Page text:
While synthetic workloads do a great job of testing the underlying technology and reporting easy to understand results, they aren’t always indicative of how the drive will be used by the end user. Workloads that simulate enterprise environments try to bridge that gap without being overly complex.
The database profile is 8K transfers, and 67% percent of operations are reads.
For our database profile, the SSD800MM was the clear winner at lower queue depths. Increasing the queue depths gave the edge to the PX02SS, but only slightly.
The fileserver profile is based on an 80% read/20% write mix. Its made up of blocksizes from 512 to 64K, each making up a different percentage of the access pattern.
The pattern is: 512 bytes=10%, 1k=5%,2k=5%, 4k=60%, 8k=2%, 16k=4%, 32k=4%, 64k=10%.
Based on the results of the SNIA tests, this workload was tailored made for the Toshiba PX02SS. The perfect read/write mix with just the right transfer sizes. To say the Toshiba won is an understatement. The PX02SS held a nearly 50% advantage at half the queue depths.
The webserver profile is similar to the fileserver profile, but has some additional 128K and 512K accesses thrown in for good measure. Additionally, the profile is 100% read.
The PX02SS had more trouble with the fileserver profile. While both drives stayed even at lower queue depths, the HGST pulled away at higher queue depths. Even though the fileserver and webserver profiles are similar, the lack of writes allow the superior read performance of the SSD800MM to take over.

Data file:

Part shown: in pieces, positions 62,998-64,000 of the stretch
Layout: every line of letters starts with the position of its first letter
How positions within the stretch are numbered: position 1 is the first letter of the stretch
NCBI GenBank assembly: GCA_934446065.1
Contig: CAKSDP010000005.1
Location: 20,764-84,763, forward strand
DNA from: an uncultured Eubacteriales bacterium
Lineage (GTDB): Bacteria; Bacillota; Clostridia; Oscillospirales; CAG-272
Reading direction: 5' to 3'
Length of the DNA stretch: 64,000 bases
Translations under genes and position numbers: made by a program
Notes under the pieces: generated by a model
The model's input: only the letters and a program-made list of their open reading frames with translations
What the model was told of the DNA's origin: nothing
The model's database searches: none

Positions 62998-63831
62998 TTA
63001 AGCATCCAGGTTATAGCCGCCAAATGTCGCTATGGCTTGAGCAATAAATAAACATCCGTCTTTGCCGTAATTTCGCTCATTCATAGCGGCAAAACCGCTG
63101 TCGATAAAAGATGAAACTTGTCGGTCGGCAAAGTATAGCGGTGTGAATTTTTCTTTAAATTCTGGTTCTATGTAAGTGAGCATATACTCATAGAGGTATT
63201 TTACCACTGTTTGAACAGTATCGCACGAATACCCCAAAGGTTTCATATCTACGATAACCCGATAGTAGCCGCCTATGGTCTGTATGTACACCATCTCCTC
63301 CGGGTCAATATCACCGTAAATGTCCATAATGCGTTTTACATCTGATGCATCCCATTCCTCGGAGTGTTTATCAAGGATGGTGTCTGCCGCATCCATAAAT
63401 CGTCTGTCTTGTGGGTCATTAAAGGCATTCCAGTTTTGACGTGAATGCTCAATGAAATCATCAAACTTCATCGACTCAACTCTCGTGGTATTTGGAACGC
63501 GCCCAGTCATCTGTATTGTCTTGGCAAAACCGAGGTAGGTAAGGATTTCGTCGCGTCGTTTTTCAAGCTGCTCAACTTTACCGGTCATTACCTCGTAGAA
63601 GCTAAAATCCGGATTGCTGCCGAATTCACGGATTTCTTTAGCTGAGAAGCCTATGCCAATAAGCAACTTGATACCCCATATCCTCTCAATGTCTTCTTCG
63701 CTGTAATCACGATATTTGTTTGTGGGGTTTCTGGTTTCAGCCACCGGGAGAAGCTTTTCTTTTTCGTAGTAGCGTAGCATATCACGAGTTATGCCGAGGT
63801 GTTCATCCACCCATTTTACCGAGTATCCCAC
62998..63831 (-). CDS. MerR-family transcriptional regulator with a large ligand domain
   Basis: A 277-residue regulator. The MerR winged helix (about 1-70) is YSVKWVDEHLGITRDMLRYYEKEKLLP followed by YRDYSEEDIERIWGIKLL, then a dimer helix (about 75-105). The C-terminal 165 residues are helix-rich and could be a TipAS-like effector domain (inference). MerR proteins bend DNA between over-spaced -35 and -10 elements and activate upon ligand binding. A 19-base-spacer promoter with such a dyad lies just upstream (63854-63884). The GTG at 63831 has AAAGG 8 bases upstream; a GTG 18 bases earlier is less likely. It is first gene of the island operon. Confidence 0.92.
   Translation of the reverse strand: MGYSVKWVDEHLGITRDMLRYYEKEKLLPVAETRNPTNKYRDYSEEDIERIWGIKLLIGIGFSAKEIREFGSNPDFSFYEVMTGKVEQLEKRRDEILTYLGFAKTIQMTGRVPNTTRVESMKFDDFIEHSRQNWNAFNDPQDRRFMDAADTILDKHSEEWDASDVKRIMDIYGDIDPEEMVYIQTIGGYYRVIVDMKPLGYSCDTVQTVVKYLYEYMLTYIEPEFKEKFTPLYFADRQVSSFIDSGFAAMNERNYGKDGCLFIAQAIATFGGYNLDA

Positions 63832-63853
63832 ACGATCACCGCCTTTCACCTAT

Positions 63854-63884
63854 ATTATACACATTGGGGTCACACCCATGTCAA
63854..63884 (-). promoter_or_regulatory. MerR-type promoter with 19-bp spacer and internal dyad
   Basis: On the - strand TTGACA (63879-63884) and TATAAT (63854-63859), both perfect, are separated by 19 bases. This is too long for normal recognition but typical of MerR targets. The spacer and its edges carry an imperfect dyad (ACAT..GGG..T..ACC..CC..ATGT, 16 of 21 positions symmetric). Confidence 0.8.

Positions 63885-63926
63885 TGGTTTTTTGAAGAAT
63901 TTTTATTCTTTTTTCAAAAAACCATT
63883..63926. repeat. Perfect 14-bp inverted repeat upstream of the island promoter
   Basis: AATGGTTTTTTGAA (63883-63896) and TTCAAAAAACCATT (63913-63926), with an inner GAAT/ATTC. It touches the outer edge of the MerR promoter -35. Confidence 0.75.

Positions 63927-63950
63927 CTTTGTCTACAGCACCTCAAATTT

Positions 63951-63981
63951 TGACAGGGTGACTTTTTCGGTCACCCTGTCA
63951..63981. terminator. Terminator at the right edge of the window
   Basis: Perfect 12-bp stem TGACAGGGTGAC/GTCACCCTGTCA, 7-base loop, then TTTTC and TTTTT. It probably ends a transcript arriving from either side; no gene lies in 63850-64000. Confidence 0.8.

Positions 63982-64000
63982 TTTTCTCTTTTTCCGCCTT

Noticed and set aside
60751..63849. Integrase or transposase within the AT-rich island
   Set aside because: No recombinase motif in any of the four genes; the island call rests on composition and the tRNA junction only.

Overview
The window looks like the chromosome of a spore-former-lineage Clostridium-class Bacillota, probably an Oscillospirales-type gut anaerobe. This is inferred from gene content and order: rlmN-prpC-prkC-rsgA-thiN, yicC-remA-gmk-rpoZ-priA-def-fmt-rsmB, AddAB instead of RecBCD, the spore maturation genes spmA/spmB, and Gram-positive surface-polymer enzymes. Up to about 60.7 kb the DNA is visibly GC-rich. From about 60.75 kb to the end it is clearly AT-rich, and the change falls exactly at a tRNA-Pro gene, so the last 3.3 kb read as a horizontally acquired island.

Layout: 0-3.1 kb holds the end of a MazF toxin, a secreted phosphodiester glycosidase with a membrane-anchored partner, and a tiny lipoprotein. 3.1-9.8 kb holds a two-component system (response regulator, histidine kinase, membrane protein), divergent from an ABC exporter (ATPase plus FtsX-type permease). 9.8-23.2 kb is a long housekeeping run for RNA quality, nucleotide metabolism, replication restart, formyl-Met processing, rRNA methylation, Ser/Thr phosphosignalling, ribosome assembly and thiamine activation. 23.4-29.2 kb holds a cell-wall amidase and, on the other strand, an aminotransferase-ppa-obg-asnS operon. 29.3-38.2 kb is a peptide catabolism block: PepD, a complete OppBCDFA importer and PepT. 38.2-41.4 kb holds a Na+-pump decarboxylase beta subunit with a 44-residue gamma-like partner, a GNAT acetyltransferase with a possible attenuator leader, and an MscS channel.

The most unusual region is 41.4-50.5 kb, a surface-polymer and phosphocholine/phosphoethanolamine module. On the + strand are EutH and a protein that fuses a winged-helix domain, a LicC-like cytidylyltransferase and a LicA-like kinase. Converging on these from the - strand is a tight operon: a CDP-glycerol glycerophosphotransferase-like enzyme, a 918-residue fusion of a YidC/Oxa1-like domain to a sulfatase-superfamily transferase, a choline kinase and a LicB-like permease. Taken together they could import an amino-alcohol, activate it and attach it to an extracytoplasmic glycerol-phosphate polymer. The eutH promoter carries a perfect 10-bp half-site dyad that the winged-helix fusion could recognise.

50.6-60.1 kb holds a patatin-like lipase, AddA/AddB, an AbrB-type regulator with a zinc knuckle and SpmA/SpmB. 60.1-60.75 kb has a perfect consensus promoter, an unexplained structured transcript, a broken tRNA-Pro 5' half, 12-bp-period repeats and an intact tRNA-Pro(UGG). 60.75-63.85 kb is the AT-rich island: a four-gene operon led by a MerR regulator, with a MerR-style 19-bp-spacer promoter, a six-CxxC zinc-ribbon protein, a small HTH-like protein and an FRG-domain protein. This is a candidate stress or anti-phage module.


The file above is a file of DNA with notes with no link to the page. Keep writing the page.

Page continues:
Overall, the Toshiba performed really well in tests where there was a healthy mix of reads and writes with larger transfer sizes. Considering the lead the HGST has at the corners, it was surprising that the Toshiba has such a good showing with mixed workloads.
For enterprise SSD storage, 2013 will be looked back at as the year of 12Gbps SAS. No company has been more committed to that than Toshiba. From the high performance PX02SM, to the read-intensive PX03SN and the high endurance PX02SS, Toshiba is the only company with a complete 12Gbps product line. We love to see options for the consumers, especially with cutting edge technology. Toshiba has developed a very competent 12Gbps controller and they are leveraging it heavily. That is great for them and great for the industry.
On the performance side, the PX02SS held its own against the HGST SSD800MM, especially with read operations. In two of our three server profile tests, the PX02SS was close, but not quite fast enough to win. The fileserver profile, on the other hand, was a clear victory. While the PX02SS could not match the 150K read IOPS of the SSD800MM, it put up a very respectable 135K. For write performance, the PX02SS was no match for the HGST drive. The SSD800MM consistently beat the PX02SS whenever write operations started to outpace reads. It was disappointing that write performance wasn’t higher, considering many enterprise SATA drives can easily pass 410MB/s for sequential writes.
If money was no object, we would pick the HGST SSD800MM every day of the week. The raw performance is just unparalleled in the 2.5″ SATA/SAS market. But, we live in a world where enterprise drive costs are a very real concern, especially when costs are this high. Because of that, HGST has left the door cracked open. While HGST does not provide pricing information on their enterprise drives, Toshiba was more than willing to share list prices. If Toshiba is able to undercut HGST by even 10%, the PX02SS will become a much more compelling product. But, if pricing is on par with the HGST, the choice is pretty clear.